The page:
Approval has been given for the Public Gas Corporation of Greece (DEPA) to take part in a Floating Storage Regasification Unit (FSRU) at the port of Alexandroupolis – the project will help turn Greece into a major energy hub for the region.
On Monday the DEPA board of trustees approved the the corporation’s participation in the project which is intended to open the natural gas market to more competition. The project is an EU Project of Common Interest (PCI) for a connected European energy grid and has the support of the United States.
DEPA will have a 20 percent stake in the capital share of Gastrade which is responsible for building the LNG gas station.
The project is also linked to the EU’s Central and South Eastern Europe Energy Connectivity works that will speed up the integration of central eastern and south eastern European gas and electricity markets. It is also linked to the IGB Project between Greece and Bulgaria which is under construction.
The final hurdle to the FSRU receiving the green light will be when the Final Investment Decision is issued some time in the third quarter of 2020 so that operations can begin in September 2022.
Meanwhile, also on Monday, Greek foreign minister Nikos Dendias said in a television interview that the EastMed pipeline agreement to be signed in Athens on 2 January between the leaders of Greece, Cyprus and Israel would help Europe to diversify its energy sources.
“It is an alternative route leading to Europe’s and the European Union’s energy independence,” Mr Dendias said.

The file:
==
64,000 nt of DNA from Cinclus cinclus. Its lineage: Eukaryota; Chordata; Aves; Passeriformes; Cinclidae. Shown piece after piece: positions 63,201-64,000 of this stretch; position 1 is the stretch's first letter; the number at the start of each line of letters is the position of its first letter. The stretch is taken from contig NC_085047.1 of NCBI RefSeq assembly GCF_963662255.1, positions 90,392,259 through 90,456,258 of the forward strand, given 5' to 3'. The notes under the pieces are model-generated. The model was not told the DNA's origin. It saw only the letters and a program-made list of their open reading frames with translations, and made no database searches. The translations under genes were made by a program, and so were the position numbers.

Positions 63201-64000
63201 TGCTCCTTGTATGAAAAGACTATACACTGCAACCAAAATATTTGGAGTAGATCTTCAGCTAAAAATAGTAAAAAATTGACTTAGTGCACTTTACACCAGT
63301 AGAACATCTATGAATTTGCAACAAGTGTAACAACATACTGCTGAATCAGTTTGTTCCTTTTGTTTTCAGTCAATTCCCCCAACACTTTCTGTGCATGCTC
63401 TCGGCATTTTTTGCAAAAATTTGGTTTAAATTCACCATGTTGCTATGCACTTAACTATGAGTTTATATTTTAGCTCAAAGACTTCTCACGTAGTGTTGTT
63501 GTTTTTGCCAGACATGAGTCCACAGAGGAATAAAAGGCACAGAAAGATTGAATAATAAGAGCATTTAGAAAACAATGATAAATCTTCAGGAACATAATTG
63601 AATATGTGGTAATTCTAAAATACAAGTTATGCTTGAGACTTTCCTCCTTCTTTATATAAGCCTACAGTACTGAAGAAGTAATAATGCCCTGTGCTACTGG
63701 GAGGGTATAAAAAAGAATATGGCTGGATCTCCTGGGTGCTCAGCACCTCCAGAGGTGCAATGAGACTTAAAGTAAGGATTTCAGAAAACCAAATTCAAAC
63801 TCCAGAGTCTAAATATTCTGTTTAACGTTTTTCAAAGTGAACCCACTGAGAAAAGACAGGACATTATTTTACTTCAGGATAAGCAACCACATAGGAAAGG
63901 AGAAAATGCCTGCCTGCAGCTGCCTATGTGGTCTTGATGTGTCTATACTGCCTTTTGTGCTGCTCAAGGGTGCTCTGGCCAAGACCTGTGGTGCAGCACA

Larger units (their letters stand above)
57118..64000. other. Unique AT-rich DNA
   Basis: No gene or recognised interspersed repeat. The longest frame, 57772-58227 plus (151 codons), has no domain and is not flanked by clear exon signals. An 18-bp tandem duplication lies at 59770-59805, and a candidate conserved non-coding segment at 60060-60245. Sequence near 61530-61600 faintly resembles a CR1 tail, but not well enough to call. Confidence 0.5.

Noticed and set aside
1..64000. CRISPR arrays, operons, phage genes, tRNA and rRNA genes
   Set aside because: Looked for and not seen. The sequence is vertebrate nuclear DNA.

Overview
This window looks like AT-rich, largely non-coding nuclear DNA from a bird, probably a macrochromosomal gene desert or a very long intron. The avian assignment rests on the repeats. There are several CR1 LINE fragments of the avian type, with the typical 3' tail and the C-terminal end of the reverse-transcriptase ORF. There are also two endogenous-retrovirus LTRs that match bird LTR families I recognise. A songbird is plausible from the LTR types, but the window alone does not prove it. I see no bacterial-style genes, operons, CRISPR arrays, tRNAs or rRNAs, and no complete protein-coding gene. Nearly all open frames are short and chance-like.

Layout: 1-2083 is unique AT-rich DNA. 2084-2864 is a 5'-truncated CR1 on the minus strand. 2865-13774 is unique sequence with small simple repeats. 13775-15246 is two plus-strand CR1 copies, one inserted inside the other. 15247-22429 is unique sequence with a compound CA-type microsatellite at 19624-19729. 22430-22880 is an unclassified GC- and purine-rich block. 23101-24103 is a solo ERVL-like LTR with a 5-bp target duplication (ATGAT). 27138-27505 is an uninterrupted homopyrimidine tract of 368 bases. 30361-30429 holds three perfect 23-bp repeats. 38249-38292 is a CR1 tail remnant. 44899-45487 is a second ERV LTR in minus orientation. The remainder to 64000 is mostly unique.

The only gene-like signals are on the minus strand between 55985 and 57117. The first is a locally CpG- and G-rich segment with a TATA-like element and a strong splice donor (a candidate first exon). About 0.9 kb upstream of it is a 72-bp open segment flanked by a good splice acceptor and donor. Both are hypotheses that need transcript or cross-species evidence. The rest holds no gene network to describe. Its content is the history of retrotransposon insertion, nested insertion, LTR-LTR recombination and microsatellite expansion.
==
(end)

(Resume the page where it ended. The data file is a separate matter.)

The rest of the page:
He said that Italy would also sign on as the pipeline would terminate there.
Speaking of Turkey’s response to the deal he said: “EastMed is not a reaction,” but that “simply, Turkey, which has an inherent insecurity, interprets any move under this angle.”
The foreign minister had visited Benghazi, Libya, and said of the visit that: “the Greek side believes it should have a clear communication with the leader of the Libyan National Army after its leader had expressed his full disagreement on the memoranda signed by Turkey and the government of Tripoli” on maritime zones in the East Mediterranean.
“I wanted to hear his views firsthand and formulate a common point of view and, if necessary in the future, coordinate action in terms of cancelling in practice these unacceptable memoranda,” said Mr Dendias.
The minister that there would be a quadrilateral meeting in Cairo on 4 January between Egypt, Cyprus, Greece and France.
The minister would be spending Christmas in Istanbul where he would meet with the Ecumenical Patriarch Bartholomew.